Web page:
What does this have to do with CX and EX? Everything. Companies produce, distribute, sell, and service stuff. They instinctively organize around and focus on their stuff. Faced with questions regarding delivering a superior customer experience and bolstering customer relationships and loyalty they reflexively go to the question of how to make their stuff better, faster, cheaper, more durable – improving the quality attributes of their stuff.
Quality matters. This is not an argument for ignoring the importance of possible improvements to your stuff. Time and again, however, the data has indicated that improving how customers feel about your stuff provides a greater lift in customer experience and loyalty than improvements to the stuff itself.
I have seen this confirmed with client data in terms of repurchase behavior, brand loyalty, and the explanatory power of key drivers.
- Working with one of the leading sellers of mobile devices we wanted to determine the extent to which consumers repurchased the same brand. As expected, those who rated their devices highly were more likely to repurchase the same brand than those who were dissatisfied with their devices. But when we layered in the emotional attachment the numbers popped: consumers who liked their devices and expressed positive emotional attachments to their mobiles were 50% more likely to repurchase the same brand than those who also rated their devices favorably but showed no emotional feelings regarding the brand.
- Two projects in the auto sector also confirmed the impact of emotions. A luxury car manufacturer also was exploring repurchase behavior. Those who stayed with the brand and those who switched gave the vehicles comparable ratings on functional performance. The difference: customers who switched brands didn’t express strong feelings about the cars, while those who stayed loyal conveyed positive emotions when they spoke of their vehicles. (In an ironic twist, the defectors gave the brand higher NPS scores than those that stayed loyal! In other words, they would recommend the vehicles to others but weren’t personally attached to the brand.) A second auto project found that among customers who had repairs done by dealers and rated those repairs as very good or excellent, those who also expressed positive emotions regarding their experience rated their loyalty to the brand 50% higher than those who had no emotional engagement.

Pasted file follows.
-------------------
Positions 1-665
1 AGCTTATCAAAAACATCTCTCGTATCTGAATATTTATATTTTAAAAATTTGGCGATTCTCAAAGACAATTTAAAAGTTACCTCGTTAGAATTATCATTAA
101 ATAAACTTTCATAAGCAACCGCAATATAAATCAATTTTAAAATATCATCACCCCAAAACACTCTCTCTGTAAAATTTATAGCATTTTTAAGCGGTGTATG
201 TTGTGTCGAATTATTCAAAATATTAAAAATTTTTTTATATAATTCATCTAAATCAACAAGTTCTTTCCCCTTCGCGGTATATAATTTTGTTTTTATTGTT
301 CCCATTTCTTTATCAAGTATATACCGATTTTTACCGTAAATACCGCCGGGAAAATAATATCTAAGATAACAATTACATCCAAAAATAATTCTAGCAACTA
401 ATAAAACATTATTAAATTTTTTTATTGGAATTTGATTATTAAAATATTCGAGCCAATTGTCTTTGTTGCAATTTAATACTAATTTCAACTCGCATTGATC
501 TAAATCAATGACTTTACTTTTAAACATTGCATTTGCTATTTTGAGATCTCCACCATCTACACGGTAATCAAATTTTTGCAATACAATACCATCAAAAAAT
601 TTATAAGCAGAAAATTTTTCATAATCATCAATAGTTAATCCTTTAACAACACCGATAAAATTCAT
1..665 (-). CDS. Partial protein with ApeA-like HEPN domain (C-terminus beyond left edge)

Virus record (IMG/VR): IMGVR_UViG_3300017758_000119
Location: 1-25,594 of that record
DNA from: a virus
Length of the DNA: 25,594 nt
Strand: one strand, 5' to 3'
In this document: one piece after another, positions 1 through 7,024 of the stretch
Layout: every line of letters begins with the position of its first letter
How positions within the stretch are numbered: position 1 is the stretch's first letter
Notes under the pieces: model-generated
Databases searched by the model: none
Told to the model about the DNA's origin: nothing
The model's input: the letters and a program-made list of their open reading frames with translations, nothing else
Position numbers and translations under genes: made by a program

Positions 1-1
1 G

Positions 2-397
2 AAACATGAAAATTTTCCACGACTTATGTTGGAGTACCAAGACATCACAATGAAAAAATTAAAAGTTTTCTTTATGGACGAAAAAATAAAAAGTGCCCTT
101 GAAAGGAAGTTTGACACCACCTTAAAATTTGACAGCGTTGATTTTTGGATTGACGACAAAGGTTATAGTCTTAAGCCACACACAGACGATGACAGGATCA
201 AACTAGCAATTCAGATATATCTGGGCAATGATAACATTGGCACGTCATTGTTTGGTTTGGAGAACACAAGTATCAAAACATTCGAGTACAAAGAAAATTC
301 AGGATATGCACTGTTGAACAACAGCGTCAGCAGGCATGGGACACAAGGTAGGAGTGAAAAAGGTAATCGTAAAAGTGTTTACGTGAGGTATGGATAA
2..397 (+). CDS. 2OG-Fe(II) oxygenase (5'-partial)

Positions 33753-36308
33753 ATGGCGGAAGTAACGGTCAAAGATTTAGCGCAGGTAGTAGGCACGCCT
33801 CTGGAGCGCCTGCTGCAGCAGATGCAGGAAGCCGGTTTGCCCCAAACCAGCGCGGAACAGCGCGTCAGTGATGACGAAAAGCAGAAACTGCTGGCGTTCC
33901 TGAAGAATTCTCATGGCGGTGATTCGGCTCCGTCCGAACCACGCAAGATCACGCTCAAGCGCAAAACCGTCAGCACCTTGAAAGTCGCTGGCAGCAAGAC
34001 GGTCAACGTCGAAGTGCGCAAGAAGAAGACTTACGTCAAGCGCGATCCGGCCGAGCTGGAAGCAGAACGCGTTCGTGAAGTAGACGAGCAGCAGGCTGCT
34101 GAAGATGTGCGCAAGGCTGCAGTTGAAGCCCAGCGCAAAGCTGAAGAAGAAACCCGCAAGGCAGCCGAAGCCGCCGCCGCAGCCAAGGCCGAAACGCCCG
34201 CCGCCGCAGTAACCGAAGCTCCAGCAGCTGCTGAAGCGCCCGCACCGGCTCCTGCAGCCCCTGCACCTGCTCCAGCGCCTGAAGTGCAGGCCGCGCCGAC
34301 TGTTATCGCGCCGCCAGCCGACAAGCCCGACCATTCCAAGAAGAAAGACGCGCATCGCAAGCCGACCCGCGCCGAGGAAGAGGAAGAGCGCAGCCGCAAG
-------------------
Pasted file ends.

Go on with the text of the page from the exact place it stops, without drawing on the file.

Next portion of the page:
- For a banking client we measured the impact of including emotions in the key driver analysis explaining the overall customer experience. Once again, we found a 50% bump: when we added emotional measures to the analysis the models explained 50% more of the variance in overall CX compared to the model excluding emotions.
To paraphrase Maya Angelou: customers and employees will never forget how your company, brand, stuff made them feel. Those feelings, those emotions forge enduring memories that stick with us and drive our future decisions and behaviors. That is perfectly reasonable.
- Case in point: in multiple projects comparing Apple iPhones and Samsung droids, I have seen the droids win the day on functional performance. Ben Franklin would tell us that Samsung is the better (AKA more rational) choice. But Apple customers love their i-everything, and this is reflected in stronger levels of customer loyalty, repurchase behavior, cross-selling, and brand extensions . . . which is reasonable.